Meson has many ways of obtaining dependencies. The most common is pkg-config for prebuilt dependencies and the WrapDB for building upstream releases from source. A lesser known way is that you can get dependencies  directly from the upstream project's Git repository. Meson will transparently download and build them for you. There does not seem to be that many examples of this on the Internet, so let's see how one would both create and consume dependencies in this way.
Rather than creating a throwaway library, let's instead make one that is actually useful. The C++ standard library does not have a full featured way to split strings, meaning that every project needs to write their own. To simplify the design, we're going to steal shamelessly from Python. That is, when in doubt, try to behave as closely as possible to how Python's string splitter functions work. In addition:
- support any data storage (i.e. all input parameters should be string views)
- have helper functionality for mmap, so even huge files can be split without massive overhead
- return types can be either efficient (string views to the input) or safe (strings with copied data)
Once you start looking into the implementation it very quickly becomes clear why this functionality is not already in the standard library. It is quite tricky and there are many interesting things in Python's implementation that most people have never noticed. For example splitting a string via whitespace does this:
which is what you'd expect. But note that the only whitespace characters are spaces. So what happens if we optimise the code and explicitly split only by space?
That's ... unexpected. It turns out that if you split by whitespace, Python silently removes empty substrings. You can't make it not do that if you specify your own split criterion. This seems like a thing a general solution should provide.
Another common idiom in Python is to iterate over lines in a file with this:
This seems like a thing that could be implemented by splitting the file contents with newline characters. That works for files whose path separator is \n but fails with DOS line endings of \ŗ\n. Usually in string splitting the order of the input characters does not matter, but in this case it does. \r\n is a single logical newline, whereas \n\r is two . Further, in Python the returned strings contain the line ending characters converted to \n, but in this is not something we can do. Opening a DOS file should return a string view to the original immutable data but the \r character should be a \n instead. This could only be done by returning a modified copy rather than a view to the original data. This necessitates a behavioural difference to Python so that the linefeed characters are omitted.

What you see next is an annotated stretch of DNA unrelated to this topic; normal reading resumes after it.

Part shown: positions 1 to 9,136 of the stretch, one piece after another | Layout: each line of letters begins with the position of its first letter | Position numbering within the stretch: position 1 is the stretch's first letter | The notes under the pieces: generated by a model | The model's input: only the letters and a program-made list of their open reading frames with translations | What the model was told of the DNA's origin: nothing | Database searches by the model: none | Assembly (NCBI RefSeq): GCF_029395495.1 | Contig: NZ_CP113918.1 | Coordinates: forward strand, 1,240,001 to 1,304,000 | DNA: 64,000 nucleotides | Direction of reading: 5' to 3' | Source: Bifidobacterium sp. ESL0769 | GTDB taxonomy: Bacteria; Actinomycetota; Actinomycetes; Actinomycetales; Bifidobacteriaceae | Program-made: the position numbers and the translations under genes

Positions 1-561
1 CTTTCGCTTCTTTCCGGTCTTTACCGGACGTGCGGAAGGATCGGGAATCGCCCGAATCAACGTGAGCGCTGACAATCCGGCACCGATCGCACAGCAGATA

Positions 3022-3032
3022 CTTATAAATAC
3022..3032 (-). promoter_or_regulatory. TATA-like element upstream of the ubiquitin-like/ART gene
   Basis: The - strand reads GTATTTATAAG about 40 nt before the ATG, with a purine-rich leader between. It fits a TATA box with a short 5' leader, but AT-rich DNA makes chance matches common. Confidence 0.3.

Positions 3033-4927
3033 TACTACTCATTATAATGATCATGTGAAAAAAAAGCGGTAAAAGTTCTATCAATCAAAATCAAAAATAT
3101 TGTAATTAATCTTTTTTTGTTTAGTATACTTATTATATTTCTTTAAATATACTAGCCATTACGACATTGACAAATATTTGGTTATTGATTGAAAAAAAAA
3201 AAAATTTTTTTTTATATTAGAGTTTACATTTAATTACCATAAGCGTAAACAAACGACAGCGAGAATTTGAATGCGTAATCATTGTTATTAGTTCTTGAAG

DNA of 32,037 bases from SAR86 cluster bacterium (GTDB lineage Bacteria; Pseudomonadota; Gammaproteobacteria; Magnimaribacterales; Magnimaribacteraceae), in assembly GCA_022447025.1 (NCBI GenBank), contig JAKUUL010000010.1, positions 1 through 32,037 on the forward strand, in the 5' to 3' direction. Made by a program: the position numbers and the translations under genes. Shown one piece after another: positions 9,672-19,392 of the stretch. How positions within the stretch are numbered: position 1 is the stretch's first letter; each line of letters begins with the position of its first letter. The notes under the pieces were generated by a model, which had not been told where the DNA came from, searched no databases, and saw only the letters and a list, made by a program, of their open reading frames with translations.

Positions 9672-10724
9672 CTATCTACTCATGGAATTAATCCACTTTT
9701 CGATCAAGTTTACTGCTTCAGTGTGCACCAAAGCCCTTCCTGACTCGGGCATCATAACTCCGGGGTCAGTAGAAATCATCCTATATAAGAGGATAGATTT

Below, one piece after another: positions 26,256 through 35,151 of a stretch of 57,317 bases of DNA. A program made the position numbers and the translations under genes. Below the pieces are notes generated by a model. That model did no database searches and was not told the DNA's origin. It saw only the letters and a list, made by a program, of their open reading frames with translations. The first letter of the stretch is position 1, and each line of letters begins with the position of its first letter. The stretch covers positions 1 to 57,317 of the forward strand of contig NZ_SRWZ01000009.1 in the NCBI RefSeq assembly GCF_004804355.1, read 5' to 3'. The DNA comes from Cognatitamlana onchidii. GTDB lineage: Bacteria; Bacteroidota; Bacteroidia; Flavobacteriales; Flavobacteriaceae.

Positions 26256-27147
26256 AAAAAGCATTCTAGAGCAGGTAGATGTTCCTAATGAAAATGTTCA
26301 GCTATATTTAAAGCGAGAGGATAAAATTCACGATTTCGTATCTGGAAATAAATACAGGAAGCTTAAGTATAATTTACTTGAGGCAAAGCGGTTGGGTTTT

This is the kind of problem that would be naturally implemented with coroutines. Unfortunately those are c++20 only, so very few people could use it and there is not that much info online on how to write your own generators. So vectors of string_views it is for now.
The code for the library is available in this Github repo. For the purposes of this blog post, the interesting line is this one specifying the dependency information:
This is the standard way subprojects set themselves up to be used. As this is a header only library, the dependency only has an include directory.
A separate project that uses the dependency to implement the world's most bare bones CSV parser can be obtained here. The actual magic happens in the file subprojects/psplit.wrap, which looks like this:
The first section describes where the dependency can be downloaded and where it should be placed. The second section specifies that this repository provides one dependency named psplit and that its dependency information can be found in the subproject in a variable named psplit_dep.
Using it is simple:
When the main project requests the psplit dependency, Meson will try to find it, notices that a subproject does provide it and will then download, configure and build the dependency automatically.
 As long as they build with Meson.
 Unless you are using a BBC Micro, though I suspect you won't have a C++17 compiler at your disposal in that case.